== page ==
Business news 7 November 2023

James Salmon, Operations Director.

Steep falls in housebuilding drive contraction in UK construction. EV demand falters as manufacturers risk missing targets. Shoppers ease back on spending.  And more business news that we thought would interest our members.

Steep falls in housebuilding drive contraction in UK construction

UK construction activity contracted in October, although slightly less so than in September, according to the S&P Global/CIPS UK construction PMI. The ongoing downturn has been driven by a sharp contraction in housebuilding on the back of higher borrowing costs. CIPS chief economist John Glen said: “High interest rates and low consumer demand for new homes continue to drag down the UK construction sector, with a lack of new tender opportunities and a cutback of existing projects being reported across the housebuilding industry.”

EV demand falters as manufacturers risk missing targets

Car registrations across all fuel types grew 14.3% to a five-year high, but electric vehicle (EV) demand continues to wane. Only one in four new battery cars are purchased by private buyers, with large fleets driving the majority of sales. The Society of Motor Manufacturers and Traders (SMMT) has called on the Government to introduce incentives and facilitate infrastructure investment to boost EV uptake. The SMMT also warned that new rule of origin post-Brexit trade tariffs will push up the price of EVs. Richard Peberdy, head of automotive at KPMG, described the rule of origin tariffs as “another cloud closing in on the horizon,” adding: “Higher costs would threaten market competitiveness at a time when lower pricing is key to increasing EV adoption, whilst also being key to the UK meeting the 22% target set for 2024 by the ZEV mandate.”

Shoppers ease back on spending

Retail sales in the UK slowed down in October as consumers reduced their spending due to high interest rates and inflation. Figures compiled by the British Retail Consortium and KPMG show sales grew by 2.5% on an annual basis, the second slowest increase this year and below the rate of inflation. Paul Martin, UK head of retail at KPMG, said: “While consumers are operating in a lower inflationary environment compared with October last year, there is no doubt the past 12 months have taken a toll on their ability to spend. Coupled with a higher interest rate environment, dwindling Covid savings and the heating coming back on, consumers are thinking very carefully about how they spend their money.”

Businesses expect high taxes to stay

More businesses expect taxes to rise rather than fall after the next general election, according to research from BDO. The accountancy and business advisory firm surveyed more than 500 businesses and found that over three-quarters of them anticipate paying the same or higher taxes after the next general election. This is a shift from earlier this year when a similar BDO survey found that 61% of businesses believed the UK’s business tax environment would improve after a general election. Jonathan Hickman, tax partner at BDO, stated that there is a growing acceptance among businesses that high levels of business taxation may be here to stay and could even increase post-election. Survey respondents suggested that investment in HMRC service levels should be the Chancellor’s top priority, followed by calls for simplifying tax rules and cutting government spending. The most popular tax change businesses called for once economic conditions improve was new green tax breaks.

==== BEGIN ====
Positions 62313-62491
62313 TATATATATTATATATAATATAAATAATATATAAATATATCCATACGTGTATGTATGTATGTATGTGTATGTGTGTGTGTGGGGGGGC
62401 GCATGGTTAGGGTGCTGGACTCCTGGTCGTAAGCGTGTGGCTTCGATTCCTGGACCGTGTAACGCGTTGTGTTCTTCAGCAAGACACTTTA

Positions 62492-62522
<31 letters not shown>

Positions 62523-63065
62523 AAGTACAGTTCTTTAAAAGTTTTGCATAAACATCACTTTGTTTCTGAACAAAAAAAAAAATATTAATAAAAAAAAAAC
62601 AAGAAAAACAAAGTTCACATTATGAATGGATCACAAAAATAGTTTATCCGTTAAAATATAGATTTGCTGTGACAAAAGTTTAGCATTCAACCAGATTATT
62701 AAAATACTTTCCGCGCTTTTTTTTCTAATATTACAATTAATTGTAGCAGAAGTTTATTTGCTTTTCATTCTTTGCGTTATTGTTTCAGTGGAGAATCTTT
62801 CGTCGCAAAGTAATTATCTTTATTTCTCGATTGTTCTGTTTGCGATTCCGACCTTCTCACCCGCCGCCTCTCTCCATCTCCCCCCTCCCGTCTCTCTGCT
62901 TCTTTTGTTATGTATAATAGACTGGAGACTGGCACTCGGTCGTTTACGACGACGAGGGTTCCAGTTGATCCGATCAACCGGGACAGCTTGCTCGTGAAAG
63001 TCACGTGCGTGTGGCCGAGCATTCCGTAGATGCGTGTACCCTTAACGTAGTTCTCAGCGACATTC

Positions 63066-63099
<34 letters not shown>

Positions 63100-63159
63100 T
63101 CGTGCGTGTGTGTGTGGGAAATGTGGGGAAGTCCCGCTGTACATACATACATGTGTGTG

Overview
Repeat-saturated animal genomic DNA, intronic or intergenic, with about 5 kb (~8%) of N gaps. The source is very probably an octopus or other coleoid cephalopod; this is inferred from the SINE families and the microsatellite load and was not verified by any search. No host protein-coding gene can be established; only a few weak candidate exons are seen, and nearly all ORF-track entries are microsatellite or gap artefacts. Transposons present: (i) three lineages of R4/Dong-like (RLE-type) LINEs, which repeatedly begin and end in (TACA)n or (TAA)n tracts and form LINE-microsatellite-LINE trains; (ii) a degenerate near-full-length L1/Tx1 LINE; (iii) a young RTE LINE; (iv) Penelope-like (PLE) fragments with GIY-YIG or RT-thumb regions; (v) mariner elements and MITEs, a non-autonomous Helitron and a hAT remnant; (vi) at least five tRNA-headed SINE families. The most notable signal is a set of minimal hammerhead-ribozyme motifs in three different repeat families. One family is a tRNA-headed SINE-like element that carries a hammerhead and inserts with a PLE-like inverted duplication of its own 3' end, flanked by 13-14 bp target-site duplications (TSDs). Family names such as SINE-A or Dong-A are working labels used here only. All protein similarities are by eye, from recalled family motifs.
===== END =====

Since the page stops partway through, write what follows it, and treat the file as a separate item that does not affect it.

Number of licensed premises in Britain falls below 100,000

The number of pubs, bars, and other licensed premises in Britain has dropped below 100,000 for the first time on record, according to the Hospitality Market Monitor. Despite a cost of living crisis, closures are slowing down, with an average of three closures per day in the past three months, compared to 10 a day on average over the past year.

Unemployment, inflation and interest rates

The Bank of England has pushed back on rate cut hopes and suggested the UK unemployment rate might need to hit 6% from current levels of 4.3% in order to hit inflation targets. This is due to high levels of pay settlements that are having an inflation impact.

UK’s commercial property market on the edge

The Telegraph’s Ben Marlow considers the risks facing Britain’s commercial property sector as valuations drop. New green regulations, post-pandemic working patterns and rising interest rates have all contributed to a situation that could result in a steep correction in prices. Since the start of the year London office values have fallen 26% in the City and 14% in the West End and analysts believe prices have a lot further to fall. One lawyer says property companies and banks are hoping that if they don’t mark values down they will be able to ride out the correction, despite an ever widening gap between what investors believe assets are worth and what prospective buyers are willing to pay. MSCI calculates the disparity is somewhere between 20% and 35% in core office markets. Meanwhile, increasing numbers of property funds are limiting redemptions so they can gradually sell off assets and pensions specialists expect companies to bail on illiquid assets as they look to sell their pension schemes on to specialist buyout vehicles. “The selling pressure from pension buyouts is going to be a big problem,” one investment chief says. “There is just so much of this stuff sitting in pension funds that are about to become forced sellers. It could turn very ugly very quickly.”

Real estate investment businesses struggle